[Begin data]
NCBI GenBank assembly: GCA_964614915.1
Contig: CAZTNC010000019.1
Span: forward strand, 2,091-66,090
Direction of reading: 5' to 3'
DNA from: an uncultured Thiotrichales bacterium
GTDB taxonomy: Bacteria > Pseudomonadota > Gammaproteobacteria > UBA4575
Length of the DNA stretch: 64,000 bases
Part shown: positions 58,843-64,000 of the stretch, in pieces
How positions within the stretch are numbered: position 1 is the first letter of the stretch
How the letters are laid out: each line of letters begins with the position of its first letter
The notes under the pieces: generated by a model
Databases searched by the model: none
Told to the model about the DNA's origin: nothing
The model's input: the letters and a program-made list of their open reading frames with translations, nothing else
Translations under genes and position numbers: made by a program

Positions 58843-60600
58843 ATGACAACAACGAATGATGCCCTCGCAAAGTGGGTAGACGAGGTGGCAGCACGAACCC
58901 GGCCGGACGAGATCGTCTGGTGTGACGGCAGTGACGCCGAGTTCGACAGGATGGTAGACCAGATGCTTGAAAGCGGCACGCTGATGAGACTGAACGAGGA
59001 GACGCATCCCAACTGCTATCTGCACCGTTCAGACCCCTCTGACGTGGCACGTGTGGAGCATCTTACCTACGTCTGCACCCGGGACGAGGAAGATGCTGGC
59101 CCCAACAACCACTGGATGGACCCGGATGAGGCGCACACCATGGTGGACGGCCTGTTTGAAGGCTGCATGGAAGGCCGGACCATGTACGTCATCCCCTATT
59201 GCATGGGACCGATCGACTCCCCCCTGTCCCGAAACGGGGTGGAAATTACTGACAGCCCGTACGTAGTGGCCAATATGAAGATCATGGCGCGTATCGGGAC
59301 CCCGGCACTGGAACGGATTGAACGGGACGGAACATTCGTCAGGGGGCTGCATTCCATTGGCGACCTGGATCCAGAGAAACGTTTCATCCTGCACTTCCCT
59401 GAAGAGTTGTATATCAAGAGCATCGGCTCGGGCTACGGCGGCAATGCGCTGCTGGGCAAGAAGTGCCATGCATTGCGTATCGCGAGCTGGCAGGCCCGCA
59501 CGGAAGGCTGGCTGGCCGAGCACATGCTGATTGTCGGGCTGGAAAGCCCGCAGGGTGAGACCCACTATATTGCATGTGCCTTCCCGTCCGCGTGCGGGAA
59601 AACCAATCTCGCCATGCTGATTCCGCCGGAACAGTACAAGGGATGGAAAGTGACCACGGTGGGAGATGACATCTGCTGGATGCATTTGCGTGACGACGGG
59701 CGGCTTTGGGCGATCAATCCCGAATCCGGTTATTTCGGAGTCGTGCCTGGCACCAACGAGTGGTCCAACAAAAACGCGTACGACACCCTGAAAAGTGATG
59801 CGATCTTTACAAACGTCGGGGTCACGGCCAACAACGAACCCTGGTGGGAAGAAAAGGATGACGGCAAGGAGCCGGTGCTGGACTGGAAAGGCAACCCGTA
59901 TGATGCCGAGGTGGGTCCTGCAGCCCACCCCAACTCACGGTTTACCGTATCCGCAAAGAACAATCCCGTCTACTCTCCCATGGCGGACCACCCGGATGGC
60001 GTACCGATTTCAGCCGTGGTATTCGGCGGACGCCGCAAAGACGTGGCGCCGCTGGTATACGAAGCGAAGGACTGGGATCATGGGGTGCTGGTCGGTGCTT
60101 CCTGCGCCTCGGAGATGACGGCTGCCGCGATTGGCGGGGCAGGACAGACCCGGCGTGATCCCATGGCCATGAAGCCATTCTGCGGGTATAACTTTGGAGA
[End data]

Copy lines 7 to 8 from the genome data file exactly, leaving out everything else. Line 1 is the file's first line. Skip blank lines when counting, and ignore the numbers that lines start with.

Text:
Length of the DNA stretch: 64,000 bases
Part shown: positions 58,843-64,000 of the stretch, in pieces